My kid’s other mom

Some children have an imaginary friend. My 5-year-old has an imaginary mom. He calls her “My other mom,” and regales us with all sorts of tales about her life. And she has quite a life! While I sometimes think I’m doing OK in my attempts to have it all, I have nothing on this woman:

  • She works for McKinsey, the management consulting firm
  • She has 18 children. Curiously, two of the other children are my 3-year-old and 1-year-old; I like that even in his alternate universe, my 5-year-old kept his siblings

How, you might ask, has she done all this? She’s 99 years old. My son isn’t aware of the dilemma of the biological clock, so in his mind, she had much of this time to build her career and family. She isn’t doing it on her own. She’s married to my son’s other dad, though we hear less about this gentleman than we do about the other mom. His other dad was, for a while, 33 years old. I think my 5-year-old picked up that we thought this was funny, and so now he’s started saying the father is 45. Not that that’s less cougar-ish, really. When my son got into watching Crocodile Hunter, he claimed Steve Irwin was his other dad for a while. We haven’t told him the story yet of what happened to Steve Irwin (who died 8 months before my son was born).

Recently, he’s decided that Steve Irwin is not his other dad. But his other mother has similarly crazy adventures. She’s taken my 5-year-old to Australia, to Africa, to Russia, to Hawaii, to the myriad other places he’s studied on his maps and his atlas. She’s patient with him on plane trips, though as he told me this morning “People thought she was crazy to take a 3-year-old on a trip to Australia!” She lived in Botswana for a while. This came out when my son once told me that “You’re my favorite mommy!” I thanked him and he clarified that “You’re my favorite mommy in the United States.” His other mother had sub-Saharan Africa covered.

Crucially, she lets him have a cat. This is a major point of contention between us. I am adamant that I can’t have another living thing depending on me — I’m not even watering my house plants anymore — and the kids aren’t old enough to take care of a pet. My son’s other mother doesn’t have such problems because hey, she can do anything. Remember the part about her big career and 18 kids?

The other mother ebbs and flows in the frequency of her mentions. I thought she’d stayed in San Diego this summer when my son didn’t mention her for about two weeks after the trip. This would be keeping with a fine family tradition of imaginary friends staying on the west coast. When I was growing up, my family lived in San Diego for three months when I was 8 and my little brother was 3. He had a friend called “Baby Crunchy” who did everything with us, but stayed behind when we moved back to North Carolina. Alas, after a few weeks, the other mother was back, and she’s been with us pretty steadily since.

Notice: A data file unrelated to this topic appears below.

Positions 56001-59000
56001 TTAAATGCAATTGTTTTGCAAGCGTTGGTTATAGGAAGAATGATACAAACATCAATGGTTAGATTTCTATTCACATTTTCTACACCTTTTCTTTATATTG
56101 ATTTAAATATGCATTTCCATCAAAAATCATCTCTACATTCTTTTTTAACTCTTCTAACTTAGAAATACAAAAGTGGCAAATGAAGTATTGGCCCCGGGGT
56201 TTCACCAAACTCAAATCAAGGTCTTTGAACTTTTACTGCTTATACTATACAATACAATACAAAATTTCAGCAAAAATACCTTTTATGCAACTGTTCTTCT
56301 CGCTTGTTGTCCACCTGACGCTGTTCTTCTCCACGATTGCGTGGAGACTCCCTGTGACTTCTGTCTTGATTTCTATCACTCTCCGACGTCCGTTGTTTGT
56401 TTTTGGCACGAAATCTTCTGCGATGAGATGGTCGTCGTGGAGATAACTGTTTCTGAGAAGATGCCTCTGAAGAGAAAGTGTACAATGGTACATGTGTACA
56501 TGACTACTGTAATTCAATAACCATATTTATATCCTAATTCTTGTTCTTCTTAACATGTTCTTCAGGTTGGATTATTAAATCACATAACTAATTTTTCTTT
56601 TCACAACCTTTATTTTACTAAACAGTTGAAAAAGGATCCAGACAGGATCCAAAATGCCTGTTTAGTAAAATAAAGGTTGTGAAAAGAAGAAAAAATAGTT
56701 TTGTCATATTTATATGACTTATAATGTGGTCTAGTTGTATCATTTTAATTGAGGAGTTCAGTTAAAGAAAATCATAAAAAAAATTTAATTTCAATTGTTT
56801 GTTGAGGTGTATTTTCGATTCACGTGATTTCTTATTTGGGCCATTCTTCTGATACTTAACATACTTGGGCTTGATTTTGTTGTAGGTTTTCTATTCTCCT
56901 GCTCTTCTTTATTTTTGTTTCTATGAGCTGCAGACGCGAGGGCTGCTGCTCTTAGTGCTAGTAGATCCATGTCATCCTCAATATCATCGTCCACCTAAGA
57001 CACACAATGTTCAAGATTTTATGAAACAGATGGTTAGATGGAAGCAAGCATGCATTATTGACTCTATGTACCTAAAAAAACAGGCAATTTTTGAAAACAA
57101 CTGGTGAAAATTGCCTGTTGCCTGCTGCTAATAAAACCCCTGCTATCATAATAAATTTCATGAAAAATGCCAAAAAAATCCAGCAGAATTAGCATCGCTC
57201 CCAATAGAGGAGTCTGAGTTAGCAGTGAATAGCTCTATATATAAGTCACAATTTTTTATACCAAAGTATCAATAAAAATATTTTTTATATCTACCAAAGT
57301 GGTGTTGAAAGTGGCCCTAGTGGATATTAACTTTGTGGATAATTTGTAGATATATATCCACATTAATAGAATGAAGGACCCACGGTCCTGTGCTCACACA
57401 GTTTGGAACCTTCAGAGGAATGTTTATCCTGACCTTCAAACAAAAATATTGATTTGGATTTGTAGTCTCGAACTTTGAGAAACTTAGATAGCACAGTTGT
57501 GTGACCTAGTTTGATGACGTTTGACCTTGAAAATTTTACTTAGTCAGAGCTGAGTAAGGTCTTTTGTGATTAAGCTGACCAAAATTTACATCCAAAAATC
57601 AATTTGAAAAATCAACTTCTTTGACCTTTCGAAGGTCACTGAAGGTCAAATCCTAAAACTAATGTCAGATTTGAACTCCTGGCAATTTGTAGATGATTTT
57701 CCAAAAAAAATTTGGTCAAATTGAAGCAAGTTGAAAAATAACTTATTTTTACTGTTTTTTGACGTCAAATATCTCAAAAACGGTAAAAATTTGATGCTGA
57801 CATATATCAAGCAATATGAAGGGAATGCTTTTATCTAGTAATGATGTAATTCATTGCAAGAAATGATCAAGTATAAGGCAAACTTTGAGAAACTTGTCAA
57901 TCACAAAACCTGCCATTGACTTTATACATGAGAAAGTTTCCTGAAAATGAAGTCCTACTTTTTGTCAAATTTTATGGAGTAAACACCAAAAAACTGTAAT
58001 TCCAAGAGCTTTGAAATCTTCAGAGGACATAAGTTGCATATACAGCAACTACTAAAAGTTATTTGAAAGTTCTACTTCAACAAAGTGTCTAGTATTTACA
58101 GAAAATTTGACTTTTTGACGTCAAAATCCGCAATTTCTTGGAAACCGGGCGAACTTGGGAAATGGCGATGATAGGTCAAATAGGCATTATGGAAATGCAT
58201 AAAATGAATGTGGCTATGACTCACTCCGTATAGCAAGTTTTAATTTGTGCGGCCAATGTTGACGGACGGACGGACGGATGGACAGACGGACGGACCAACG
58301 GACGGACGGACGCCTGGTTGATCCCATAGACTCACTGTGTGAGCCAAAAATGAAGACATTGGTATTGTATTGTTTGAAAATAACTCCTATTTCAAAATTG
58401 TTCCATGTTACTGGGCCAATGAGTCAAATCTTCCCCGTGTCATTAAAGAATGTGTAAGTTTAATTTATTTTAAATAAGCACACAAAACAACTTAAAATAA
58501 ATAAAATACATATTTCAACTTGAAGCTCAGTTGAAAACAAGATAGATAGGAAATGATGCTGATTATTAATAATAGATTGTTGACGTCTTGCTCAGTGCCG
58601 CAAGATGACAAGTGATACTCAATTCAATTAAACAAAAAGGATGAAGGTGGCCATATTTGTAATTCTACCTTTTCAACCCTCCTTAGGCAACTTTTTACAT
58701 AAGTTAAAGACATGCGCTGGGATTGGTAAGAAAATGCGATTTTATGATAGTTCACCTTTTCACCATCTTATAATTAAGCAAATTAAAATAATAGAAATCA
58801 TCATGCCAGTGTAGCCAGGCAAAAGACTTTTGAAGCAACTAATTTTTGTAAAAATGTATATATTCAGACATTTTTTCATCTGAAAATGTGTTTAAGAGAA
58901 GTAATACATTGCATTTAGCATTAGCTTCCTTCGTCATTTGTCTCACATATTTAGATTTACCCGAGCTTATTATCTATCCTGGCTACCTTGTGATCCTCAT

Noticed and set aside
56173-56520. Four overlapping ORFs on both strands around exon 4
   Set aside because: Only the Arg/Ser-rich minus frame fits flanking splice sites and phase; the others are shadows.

Have your children had imaginary playmates or parents?

Cross-posted at Gifted Exchange

21 thoughts on “My kid’s other mom

  1. My daughter has an imaginary friend Kaitlyn, based on the real daughter of one our friends. But now we must set a place for Kaitlyn at the table, and whenever she spies my cell phone she needs to call Kaitlyn. For the past two weeks every day it’s been Kaitlyn this and Kaitlyn that. I find it amusing what they come up with in their heads.

    1. @Alissa- This raises an interesting question. How much does one indulge the fantasy play? Setting a place probably isn’t too much of a hassle (as long as you can keep using the same dishes). Hunting down a spare car seat for Kaitlyn might be more trouble…

  2. What a clever little boy! My kids have lots of imaginary friends and adventures, but so far no imaginary mommy! I guess I’m all the mom they can handle 🙂

    I love the sound of his other mom. If only we could be optimally productive in our careers and still having kids at 99. I’m finding the whole biological clock thing depressing…In theory, I would love to have a 4th kid (not 18, but still, a big family…) but I don’t want it now and I’m 37. So, in a few years, it will be too late. If only I had until 99!!

    1. @Rinna- I know, having until age 99 would make various choices less stark! All I can hope is to strive to be as awesome as my son’s other mom. Except for the cat part.

      1. Oh, by the way, I am SO with you on the no pets thing! Especially when my friend told me that having a new puppy is like having a newborn, including nighttime waking. No thank you!!

  3. It’s awesome that his imaginary mom has such great circumstances!

    My oldest daughter had an imaginary friend she called Very Tiny Baby. For a long time she carried her hand cupped against her chest and said Very Tiny Baby was inside. One time she had a breakdown all over the floor of the grocery store because she thought she had dropped Very Tiny Baby.

    My middle child had a wide range of imaginary friends called The Guys. I noticed at some point that he stopped talking about them and when I asked about it he shrugged and said “we all got a little busy.”

    My youngest, who just turned four, still has two imaginary friends, Sherwin and Ohbert. They have great international adventures and despise eating leftovers (she always tells me this when it’s leftovers for dinner at our house).